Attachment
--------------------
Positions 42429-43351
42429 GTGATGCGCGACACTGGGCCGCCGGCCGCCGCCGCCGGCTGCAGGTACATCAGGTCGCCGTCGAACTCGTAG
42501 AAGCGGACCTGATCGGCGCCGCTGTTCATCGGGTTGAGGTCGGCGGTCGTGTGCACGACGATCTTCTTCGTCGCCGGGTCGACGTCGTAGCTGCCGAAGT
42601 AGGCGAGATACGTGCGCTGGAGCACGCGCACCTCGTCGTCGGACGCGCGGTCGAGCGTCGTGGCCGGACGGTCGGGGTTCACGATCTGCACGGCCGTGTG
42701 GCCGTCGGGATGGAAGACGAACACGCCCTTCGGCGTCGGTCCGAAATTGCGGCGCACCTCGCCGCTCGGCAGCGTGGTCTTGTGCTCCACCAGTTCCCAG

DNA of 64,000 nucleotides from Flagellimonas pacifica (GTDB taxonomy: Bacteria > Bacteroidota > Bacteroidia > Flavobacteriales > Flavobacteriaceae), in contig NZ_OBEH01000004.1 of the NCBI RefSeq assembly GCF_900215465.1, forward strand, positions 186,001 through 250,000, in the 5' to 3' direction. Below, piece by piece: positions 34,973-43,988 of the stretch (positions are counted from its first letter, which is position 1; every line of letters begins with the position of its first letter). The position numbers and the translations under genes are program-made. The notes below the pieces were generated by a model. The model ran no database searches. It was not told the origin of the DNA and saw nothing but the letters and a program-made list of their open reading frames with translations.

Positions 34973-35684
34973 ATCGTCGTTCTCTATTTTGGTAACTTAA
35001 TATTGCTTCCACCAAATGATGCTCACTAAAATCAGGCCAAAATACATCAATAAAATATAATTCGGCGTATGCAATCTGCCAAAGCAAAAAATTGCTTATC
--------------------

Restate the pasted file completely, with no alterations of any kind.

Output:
Positions 42429-43351
42429 GTGATGCGCGACACTGGGCCGCCGGCCGCCGCCGCCGGCTGCAGGTACATCAGGTCGCCGTCGAACTCGTAG
42501 AAGCGGACCTGATCGGCGCCGCTGTTCATCGGGTTGAGGTCGGCGGTCGTGTGCACGACGATCTTCTTCGTCGCCGGGTCGACGTCGTAGCTGCCGAAGT
42601 AGGCGAGATACGTGCGCTGGAGCACGCGCACCTCGTCGTCGGACGCGCGGTCGAGCGTCGTGGCCGGACGGTCGGGGTTCACGATCTGCACGGCCGTGTG
42701 GCCGTCGGGATGGAAGACGAACACGCCCTTCGGCGTCGGTCCGAAATTGCGGCGCACCTCGCCGCTCGGCAGCGTGGTCTTGTGCTCCACCAGTTCCCAG

DNA of 64,000 nucleotides from Flagellimonas pacifica (GTDB taxonomy: Bacteria > Bacteroidota > Bacteroidia > Flavobacteriales > Flavobacteriaceae), in contig NZ_OBEH01000004.1 of the NCBI RefSeq assembly GCF_900215465.1, forward strand, positions 186,001 through 250,000, in the 5' to 3' direction. Below, piece by piece: positions 34,973-43,988 of the stretch (positions are counted from its first letter, which is position 1; every line of letters begins with the position of its first letter). The position numbers and the translations under genes are program-made. The notes below the pieces were generated by a model. The model ran no database searches. It was not told the origin of the DNA and saw nothing but the letters and a program-made list of their open reading frames with translations.

Positions 34973-35684
34973 ATCGTCGTTCTCTATTTTGGTAACTTAA
35001 TATTGCTTCCACCAAATGATGCTCACTAAAATCAGGCCAAAATACATCAATAAAATATAATTCGGCGTATGCAATCTGCCAAAGCAAAAAATTGCTTATC